62 KIPLING'S SUSSEX
church, in which are some handsome monuments, especially of the Templars, buried just in the manner of those in the Temple of London. This place, being now all rubbish—a few despicable hovels and cottages only standing—hath got a Mayor. The sea, which formerly rendered it rich and commodious, hath now forsaken it." In Queen Elizabeth's time the town, although even then its glories were on the wane, was in so flourishing a condition that Her Majesty, struck with its commerce, its opulence, and population, bestowed upon it the complimentary title of " Little London." In 1288 old Winchelsea was swallowed up by the sea, and the present town was erected on a more secure site.
The notable objects to be here examined are, however, many; first, there is the old Strand Gate, a fourteenth century structure, which you pass under as you come from Rye—" a picturesque old pile, having a wide gateway between massive round towers. Looking through it from the inside, the town of Rye is seen seated on its hill, as though a picture, set in a heavy antique frame."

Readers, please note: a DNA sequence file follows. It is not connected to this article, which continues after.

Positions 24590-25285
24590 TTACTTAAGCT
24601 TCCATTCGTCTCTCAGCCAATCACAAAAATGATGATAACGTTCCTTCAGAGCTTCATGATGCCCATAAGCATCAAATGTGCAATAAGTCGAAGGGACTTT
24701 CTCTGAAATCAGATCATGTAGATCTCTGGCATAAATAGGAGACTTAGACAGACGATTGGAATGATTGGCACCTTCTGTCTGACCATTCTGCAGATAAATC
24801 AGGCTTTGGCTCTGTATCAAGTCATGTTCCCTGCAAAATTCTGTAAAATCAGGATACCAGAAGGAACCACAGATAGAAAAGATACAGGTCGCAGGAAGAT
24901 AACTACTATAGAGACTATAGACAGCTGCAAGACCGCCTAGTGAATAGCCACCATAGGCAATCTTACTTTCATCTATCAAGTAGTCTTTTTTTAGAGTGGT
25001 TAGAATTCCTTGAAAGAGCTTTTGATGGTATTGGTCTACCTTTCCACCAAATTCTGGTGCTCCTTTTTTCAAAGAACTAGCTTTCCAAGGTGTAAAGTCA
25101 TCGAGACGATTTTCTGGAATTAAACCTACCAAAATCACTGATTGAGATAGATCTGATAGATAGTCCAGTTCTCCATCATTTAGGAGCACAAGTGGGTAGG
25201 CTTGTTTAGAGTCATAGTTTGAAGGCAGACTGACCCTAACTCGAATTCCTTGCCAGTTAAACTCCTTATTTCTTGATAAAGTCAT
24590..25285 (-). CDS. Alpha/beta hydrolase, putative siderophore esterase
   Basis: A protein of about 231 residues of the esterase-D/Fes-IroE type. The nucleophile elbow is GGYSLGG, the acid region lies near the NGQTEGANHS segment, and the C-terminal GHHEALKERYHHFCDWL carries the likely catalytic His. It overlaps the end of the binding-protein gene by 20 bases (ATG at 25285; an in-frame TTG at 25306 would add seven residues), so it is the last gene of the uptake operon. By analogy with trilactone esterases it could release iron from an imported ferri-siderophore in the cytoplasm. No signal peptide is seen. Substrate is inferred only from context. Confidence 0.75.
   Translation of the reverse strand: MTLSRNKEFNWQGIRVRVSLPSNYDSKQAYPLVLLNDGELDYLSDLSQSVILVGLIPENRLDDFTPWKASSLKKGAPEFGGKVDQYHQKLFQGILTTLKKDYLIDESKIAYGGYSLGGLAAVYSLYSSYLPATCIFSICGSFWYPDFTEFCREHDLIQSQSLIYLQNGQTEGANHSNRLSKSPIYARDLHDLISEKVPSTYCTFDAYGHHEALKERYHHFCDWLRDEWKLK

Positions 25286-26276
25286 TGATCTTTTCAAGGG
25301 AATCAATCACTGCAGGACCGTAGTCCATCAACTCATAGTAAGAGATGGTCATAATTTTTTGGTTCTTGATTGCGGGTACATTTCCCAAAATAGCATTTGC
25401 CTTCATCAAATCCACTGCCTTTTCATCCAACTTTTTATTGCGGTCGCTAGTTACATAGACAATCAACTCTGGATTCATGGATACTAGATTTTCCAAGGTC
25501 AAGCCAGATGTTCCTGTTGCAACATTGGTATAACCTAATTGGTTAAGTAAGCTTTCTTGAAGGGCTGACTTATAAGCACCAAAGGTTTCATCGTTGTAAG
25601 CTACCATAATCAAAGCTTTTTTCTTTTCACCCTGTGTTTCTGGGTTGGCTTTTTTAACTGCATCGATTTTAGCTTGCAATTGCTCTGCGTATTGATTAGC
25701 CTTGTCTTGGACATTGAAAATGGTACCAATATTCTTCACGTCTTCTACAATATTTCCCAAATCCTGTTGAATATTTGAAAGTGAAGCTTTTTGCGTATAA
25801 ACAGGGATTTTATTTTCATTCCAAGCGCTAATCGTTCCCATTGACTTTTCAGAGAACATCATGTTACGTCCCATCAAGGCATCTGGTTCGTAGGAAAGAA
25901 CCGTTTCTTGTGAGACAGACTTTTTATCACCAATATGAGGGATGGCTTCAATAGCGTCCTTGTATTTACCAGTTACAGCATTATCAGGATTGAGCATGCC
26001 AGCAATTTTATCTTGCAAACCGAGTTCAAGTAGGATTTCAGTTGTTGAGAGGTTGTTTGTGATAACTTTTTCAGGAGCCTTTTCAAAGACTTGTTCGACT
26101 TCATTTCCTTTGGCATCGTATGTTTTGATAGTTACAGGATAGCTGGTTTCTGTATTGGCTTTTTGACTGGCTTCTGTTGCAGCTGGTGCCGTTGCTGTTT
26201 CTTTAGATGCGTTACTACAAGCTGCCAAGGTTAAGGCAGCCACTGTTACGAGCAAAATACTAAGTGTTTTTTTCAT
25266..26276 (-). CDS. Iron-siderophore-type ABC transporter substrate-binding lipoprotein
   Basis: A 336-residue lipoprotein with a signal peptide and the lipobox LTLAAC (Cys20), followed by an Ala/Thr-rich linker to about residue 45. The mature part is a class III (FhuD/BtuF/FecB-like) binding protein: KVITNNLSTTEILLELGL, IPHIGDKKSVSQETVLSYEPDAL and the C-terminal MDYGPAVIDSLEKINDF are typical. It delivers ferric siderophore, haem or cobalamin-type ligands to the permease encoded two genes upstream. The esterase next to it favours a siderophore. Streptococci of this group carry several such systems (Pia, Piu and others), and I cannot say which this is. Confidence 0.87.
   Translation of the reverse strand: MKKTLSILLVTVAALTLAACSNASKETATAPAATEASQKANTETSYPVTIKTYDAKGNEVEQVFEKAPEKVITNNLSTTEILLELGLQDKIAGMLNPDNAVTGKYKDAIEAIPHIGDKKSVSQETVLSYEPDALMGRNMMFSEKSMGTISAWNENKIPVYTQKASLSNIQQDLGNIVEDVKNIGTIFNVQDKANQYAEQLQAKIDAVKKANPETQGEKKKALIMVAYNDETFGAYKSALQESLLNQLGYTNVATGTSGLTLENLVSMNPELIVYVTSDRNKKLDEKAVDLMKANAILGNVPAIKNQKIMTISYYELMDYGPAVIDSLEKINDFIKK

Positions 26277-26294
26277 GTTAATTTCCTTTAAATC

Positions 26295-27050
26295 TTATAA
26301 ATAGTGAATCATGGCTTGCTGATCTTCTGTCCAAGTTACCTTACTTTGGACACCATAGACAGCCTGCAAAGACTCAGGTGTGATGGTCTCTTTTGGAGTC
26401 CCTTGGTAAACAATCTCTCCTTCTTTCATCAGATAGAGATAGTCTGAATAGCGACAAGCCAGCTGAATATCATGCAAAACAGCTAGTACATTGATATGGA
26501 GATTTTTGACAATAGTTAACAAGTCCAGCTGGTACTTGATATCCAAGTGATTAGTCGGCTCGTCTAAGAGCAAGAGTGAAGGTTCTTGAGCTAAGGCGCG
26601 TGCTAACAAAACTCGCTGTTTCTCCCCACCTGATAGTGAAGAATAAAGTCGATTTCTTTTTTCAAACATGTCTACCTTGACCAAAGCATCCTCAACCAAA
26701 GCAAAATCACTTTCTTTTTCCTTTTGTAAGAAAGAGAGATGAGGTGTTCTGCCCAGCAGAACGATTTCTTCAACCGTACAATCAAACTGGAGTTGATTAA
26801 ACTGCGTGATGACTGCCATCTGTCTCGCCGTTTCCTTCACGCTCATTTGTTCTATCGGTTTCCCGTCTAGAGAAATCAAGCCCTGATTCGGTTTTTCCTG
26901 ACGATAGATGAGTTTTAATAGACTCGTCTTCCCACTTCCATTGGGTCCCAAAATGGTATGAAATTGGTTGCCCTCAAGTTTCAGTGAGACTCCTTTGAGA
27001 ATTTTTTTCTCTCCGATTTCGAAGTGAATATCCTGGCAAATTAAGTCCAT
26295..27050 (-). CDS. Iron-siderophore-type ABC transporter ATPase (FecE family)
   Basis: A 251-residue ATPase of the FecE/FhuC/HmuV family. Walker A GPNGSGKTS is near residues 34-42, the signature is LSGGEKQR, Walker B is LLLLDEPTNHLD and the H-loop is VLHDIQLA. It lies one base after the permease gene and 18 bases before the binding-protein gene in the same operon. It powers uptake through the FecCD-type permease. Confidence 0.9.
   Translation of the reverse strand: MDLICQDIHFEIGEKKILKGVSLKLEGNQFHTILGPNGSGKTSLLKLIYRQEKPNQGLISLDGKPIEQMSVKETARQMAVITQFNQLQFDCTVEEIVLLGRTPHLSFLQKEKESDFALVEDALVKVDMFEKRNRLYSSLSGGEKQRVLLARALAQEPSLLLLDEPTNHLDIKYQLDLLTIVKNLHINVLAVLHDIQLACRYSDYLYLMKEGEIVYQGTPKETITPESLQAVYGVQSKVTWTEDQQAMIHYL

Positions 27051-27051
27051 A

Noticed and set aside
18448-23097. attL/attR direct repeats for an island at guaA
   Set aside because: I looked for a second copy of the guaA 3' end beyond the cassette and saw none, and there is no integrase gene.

The cottage, with the sloping mossy roof, that adjoins the gate on the left, was once the country house of Miss Ellen Terry. Landgate or Pipe